Angola: Nicki Minaj concert causes controversy
As far as reasons to lambast or draw controversy from the head of state in Angola go, you’d expect his taste in music to be some way down the rather long list
18 Dec 15

American rapper Nicki Minaj. Credit: Shutterstock / Tinseltown

As far as reasons to lambast or draw controversy from the head of state in Angola go, you’d expect his taste in music to be some way down the rather long list. But this isn’t necessarily the case. Tomorrow, American rapper Nicki Minaj will sing at a Christmas festival for President José Eduardo dos Santos, in the process risking lending legitimacy to a regime criticised for widespread human rights abuses.

With no signs of cancellation, here are five ways in which free expression is curbed in dos Santos’ Angola.

1. American rappers are welcome; Angolan rappers are not

Dos Santos’ love of rap is selective. While Nicki Minaj is welcomed with open arms, Angolan rapper Luaty Beirao, also known by his stage name Ikonoklasta, arrested on charges of rebellion, will be coming to terms with his house arrest. Beiro has recently ended a five-week hunger strike.

MCK, another Angolan rapper known for his activism in Angola, was barred from leaving the country in November by the immigration services. MCK was on his way to perform at a rap festival in Brazil on the invitation of Rafael Marques de Morais when he was stopped at Luanda’s International Airport.

2. Organising a book club can get you arrested…

It isn’t just rap the country’s leaders take aim at, but literature too. In June, 17 Angolan activists including Ikonoklasta were arrested and later put on trial on accusations of planning a rebellion against the country’s government. The reason for their arrest was a book club meeting in which they discussed peaceful protest and Gene Sharp’s book From Dictatorship to Democracy. Protest and democracy are topics that are out of bounds in dos Santos’ Angola, it would seem.

A new documentary called It Is Forbidden to Talk tells the story of those arrested. During the 25 days it took to shoot the film, its creators were also targeted and attacked by Angolan authorities, and had to seek protection from the Brazilian embassy.

3. …writing books can too

If reading subversive literature can land you in trouble, you better believe writing it can too. In May 2015, Angolan investigative journalist and Index on Censorship award-winner Rafael Marques de Morais was handed down a six-month suspended sentence in Luanda. His crime was to write about the killings and torture that takes place in Angola’s diamond fields.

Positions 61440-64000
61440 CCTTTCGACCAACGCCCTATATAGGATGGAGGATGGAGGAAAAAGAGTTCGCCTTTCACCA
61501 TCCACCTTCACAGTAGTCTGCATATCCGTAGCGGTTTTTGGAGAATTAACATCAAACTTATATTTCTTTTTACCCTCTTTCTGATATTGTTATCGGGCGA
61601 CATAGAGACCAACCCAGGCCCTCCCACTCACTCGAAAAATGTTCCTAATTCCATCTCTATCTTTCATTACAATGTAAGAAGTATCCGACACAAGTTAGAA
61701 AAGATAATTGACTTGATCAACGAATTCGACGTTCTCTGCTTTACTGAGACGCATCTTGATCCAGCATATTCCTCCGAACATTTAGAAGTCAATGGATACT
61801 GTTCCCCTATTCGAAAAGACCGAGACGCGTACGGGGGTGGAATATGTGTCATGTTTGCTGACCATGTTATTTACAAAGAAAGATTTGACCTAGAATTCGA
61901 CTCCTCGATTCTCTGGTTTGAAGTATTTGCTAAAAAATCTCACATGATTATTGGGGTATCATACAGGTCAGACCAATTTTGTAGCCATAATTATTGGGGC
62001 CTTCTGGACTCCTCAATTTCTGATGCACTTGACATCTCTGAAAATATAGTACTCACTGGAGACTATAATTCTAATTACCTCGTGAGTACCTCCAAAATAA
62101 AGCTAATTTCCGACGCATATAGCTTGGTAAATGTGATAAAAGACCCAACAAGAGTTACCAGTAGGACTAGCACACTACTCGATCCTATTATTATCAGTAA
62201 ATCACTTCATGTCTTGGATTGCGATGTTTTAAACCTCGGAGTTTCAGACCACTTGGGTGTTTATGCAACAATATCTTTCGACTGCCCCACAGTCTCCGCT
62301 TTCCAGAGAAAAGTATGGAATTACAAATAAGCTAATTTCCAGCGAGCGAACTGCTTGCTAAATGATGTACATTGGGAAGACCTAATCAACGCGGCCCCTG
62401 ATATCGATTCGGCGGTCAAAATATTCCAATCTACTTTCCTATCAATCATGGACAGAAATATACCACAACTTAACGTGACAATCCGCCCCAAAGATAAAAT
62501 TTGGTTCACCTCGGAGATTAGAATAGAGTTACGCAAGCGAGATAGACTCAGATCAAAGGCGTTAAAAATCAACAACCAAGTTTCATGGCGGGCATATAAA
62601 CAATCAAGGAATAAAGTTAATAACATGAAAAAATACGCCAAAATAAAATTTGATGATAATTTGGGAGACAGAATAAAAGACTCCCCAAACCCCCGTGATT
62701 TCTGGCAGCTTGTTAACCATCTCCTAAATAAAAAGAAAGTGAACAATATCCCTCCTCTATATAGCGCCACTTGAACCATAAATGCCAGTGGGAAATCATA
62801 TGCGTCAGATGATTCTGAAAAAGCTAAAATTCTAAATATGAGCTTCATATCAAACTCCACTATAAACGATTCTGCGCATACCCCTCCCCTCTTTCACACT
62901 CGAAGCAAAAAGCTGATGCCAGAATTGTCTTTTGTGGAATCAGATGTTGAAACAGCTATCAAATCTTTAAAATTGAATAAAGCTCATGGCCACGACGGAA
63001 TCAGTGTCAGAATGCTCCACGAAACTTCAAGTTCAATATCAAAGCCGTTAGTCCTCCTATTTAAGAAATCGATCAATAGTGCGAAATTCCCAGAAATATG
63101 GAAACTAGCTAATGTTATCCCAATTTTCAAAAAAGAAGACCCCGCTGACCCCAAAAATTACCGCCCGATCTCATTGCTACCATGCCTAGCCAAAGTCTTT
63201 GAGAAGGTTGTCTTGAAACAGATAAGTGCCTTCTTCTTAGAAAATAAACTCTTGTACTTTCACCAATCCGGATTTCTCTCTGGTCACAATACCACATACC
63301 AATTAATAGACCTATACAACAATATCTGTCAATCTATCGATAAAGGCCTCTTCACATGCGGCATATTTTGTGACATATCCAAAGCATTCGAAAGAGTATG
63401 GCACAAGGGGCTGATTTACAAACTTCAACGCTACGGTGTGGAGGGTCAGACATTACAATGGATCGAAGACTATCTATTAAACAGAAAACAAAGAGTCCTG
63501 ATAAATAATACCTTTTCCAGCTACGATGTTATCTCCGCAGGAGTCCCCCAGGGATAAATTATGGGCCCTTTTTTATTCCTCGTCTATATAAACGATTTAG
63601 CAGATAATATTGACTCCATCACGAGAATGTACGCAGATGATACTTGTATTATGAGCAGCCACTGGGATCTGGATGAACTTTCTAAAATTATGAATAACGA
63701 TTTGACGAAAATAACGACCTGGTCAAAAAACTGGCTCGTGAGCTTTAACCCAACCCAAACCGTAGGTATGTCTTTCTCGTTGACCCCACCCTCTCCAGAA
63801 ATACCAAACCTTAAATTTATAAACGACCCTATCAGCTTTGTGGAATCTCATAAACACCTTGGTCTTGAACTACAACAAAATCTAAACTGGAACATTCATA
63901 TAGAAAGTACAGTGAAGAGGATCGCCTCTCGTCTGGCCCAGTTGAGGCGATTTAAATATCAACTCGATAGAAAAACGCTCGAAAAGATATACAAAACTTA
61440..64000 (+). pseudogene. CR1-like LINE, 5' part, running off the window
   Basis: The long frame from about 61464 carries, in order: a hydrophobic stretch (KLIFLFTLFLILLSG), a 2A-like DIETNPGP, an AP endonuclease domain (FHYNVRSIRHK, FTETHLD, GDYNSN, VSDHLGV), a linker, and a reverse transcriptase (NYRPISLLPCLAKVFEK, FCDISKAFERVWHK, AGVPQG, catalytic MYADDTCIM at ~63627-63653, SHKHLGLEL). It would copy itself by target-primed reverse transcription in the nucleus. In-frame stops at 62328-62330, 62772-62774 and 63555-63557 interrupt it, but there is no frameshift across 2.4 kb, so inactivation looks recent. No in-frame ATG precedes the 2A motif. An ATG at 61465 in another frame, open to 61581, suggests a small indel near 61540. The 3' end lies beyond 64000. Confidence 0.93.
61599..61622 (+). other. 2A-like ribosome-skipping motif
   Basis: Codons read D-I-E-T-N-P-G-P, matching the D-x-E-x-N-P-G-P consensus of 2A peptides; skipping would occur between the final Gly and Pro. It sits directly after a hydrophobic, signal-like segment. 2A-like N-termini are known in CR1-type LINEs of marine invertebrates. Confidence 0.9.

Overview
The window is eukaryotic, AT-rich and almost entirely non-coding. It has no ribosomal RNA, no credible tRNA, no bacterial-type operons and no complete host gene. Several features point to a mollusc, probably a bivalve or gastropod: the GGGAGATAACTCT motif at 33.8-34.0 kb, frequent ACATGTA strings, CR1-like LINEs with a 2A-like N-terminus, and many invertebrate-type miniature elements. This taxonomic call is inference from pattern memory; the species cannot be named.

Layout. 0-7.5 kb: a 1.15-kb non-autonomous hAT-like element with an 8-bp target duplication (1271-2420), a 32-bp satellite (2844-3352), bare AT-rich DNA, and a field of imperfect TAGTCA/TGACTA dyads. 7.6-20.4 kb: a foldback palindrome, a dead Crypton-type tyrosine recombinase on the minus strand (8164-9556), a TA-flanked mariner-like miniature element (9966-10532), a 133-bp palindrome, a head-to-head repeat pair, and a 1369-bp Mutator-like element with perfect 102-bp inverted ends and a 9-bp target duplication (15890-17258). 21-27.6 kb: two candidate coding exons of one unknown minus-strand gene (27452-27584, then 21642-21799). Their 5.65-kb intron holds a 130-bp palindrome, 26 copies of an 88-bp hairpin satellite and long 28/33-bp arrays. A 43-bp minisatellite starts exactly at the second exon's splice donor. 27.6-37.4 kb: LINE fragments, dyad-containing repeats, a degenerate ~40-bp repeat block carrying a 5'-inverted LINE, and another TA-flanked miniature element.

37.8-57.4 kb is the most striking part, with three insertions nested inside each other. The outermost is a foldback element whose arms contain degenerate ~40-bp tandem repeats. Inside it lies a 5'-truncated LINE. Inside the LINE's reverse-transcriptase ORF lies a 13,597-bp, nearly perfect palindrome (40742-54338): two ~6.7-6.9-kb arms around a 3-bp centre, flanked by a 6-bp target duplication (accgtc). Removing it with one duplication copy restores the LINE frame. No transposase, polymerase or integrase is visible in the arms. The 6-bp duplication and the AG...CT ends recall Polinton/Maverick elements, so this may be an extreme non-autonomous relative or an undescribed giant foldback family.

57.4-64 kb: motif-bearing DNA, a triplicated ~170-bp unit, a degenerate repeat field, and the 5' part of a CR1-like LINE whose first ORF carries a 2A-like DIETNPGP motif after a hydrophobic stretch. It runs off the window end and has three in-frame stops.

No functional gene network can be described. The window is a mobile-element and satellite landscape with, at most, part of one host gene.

4. Going to a non-official church could mean death

On 16 April, police and defence forces killed scores of pilgrims on Mount Sumi, in Angola’s central highlands, to avenge the deaths of eight police officers, allegedly at the hands of members of a Christian sect known as the Seventh Day in the Light of the World. The tragedy was not widely reported and underscores the extent of government control of the flow of information in Angola.

5. Planning a peaceful protest lands you a six year sentence

In September 2015, human rights activist Jose Marcos Mavungo was given a six-year prison sentence for attempting to hold a peaceful protest on 14 March. Mavungo is a former member of Mpalabanda, a group that was banned after it highlighted rights abuses by security forces in the province. Mavungo’s jailing was a travesty of justice and shows the blatant disregard for basic human rights in Angola.

By Ryan McChrystal

Assistant Online Editor at Index on Censorship Ryan McChrystal is Assistant Editor, Online at Index on Censorship, where he provides support for the news and online team in addition to creating content. He has previously held various editorial roles, including as a local reporter, a market reporter and most recently as a features writer at an SME-focused magazine. He graduated in history and politics from Queen’s University, Belfast. Contact: [email protected] | public key